Arguably, opportunities to reach a preliminary political settlement existed between 2012-15, under the previous U Thein Sein regime. However, under the NLD-led government since 2016, progress has stalled. The peace process will likely be subsumed and either sidelined or co-opted in the run-up to the general elections in 2020. There is a risk that the government may quickly foreclose discussions and move toward forcing through a Union peace accord before the elections. The KNU was therefore wise to suspend participation until general agreement can be reached with the government on fundamental issues underlying decades of armed conflict.

For these reasons, a political settlement is very unlikely — at least until after the next elections, and probably not until there are major changes in relations between majority and minority communities in Myanmar. There is a need for fundamental shifts at the level of basic identities and interests, particularly on the part of Bamar elites that have long dominated the state of Myanmar and its armed forces. A substantial and sustainable political settlement will take a generation or more to achieve and can only be delivered once members of the Bamar community better understand the realities and aspirations of ethnic minority communities, particularly in conflict-affected areas.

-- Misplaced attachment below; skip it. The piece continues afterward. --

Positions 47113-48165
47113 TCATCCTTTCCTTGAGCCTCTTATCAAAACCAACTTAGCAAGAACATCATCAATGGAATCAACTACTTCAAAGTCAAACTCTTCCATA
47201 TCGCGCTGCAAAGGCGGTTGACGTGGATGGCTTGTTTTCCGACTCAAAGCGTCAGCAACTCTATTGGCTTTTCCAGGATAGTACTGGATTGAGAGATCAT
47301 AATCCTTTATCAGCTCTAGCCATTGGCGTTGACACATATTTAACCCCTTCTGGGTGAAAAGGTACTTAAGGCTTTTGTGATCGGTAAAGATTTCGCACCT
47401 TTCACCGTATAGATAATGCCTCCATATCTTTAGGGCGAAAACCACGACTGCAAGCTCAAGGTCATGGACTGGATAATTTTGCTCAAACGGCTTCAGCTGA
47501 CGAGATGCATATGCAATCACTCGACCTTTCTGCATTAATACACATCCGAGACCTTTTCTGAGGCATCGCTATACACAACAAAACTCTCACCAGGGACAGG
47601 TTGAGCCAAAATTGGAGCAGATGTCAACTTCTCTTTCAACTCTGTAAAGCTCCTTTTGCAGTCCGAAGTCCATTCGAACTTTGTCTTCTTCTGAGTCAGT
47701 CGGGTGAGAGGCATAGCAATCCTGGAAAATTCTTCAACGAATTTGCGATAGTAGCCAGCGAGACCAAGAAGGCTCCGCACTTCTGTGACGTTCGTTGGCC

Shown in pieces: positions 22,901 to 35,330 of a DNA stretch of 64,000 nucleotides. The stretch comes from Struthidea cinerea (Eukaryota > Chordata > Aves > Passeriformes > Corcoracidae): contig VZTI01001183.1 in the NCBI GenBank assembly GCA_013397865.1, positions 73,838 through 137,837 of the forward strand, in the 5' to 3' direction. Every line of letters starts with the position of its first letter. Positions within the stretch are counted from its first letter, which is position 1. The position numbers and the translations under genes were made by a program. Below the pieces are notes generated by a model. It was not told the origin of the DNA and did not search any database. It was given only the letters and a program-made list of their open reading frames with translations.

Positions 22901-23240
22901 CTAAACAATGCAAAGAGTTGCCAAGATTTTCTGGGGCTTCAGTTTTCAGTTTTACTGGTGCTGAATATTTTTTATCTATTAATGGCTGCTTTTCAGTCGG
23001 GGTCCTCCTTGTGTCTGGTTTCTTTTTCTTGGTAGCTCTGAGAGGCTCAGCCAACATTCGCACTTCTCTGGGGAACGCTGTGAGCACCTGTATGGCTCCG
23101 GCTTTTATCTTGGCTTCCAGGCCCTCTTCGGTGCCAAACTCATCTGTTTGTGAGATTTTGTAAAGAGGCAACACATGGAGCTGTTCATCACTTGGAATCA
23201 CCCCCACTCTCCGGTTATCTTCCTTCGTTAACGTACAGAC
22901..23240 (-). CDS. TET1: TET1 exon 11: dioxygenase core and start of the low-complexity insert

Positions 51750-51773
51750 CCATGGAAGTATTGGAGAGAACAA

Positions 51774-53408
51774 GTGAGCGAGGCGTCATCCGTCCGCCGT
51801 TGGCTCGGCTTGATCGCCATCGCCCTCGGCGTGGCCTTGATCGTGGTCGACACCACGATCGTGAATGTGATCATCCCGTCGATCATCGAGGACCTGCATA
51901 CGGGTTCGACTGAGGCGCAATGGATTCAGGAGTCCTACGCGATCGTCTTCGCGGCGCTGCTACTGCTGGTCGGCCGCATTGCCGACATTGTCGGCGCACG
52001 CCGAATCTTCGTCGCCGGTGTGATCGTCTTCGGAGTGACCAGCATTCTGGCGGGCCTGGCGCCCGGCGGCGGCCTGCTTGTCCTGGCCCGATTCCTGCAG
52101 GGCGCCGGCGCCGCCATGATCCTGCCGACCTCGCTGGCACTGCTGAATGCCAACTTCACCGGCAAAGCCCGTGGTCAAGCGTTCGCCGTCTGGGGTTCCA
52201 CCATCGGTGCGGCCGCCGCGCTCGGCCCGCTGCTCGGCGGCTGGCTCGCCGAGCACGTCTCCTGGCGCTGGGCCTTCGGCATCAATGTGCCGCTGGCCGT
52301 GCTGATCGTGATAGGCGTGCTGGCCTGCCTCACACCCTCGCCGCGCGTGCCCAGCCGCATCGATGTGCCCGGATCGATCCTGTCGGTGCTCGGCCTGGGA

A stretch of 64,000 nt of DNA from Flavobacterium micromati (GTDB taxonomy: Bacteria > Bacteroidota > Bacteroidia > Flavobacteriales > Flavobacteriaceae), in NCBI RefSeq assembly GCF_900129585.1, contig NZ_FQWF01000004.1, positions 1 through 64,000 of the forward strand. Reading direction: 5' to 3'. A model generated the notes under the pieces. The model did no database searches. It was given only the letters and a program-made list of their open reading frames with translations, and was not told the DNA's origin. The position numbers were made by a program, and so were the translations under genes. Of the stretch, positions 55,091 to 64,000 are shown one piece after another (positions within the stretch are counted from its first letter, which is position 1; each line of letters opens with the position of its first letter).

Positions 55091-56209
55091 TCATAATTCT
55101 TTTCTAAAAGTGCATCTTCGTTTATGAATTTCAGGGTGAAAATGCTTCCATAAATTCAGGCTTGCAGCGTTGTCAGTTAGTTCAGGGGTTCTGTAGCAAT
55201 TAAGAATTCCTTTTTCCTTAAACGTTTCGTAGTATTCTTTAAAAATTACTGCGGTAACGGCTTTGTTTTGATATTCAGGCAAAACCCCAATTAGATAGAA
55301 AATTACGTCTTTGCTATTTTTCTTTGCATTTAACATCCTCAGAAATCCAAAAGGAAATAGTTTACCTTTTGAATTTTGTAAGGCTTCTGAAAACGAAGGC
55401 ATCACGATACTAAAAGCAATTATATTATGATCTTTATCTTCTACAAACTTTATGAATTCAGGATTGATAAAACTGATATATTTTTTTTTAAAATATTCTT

The interim period is likely to be lengthy. Therefore, interim arrangements are really about long-term support to ethnic armed organization and civil society systems of service delivery and local governance. Interim arrangements can be viewed through the lens of self-determination, which ethnic political actors have been struggling for since independence. They are also an essential step for building federalism from the bottom up. These self-determination arrangements are important not just for ceasefire groups, but also for other EAOs struggling against a still-militarised state dominated by urban-based Bamar elites, and also for community-based and other civil society groups seeking to build and support local capacities and maintain indigenous cultures.

Ashley South is an independent author, researcher and consultant, and a research fellow at Chiang Mai University.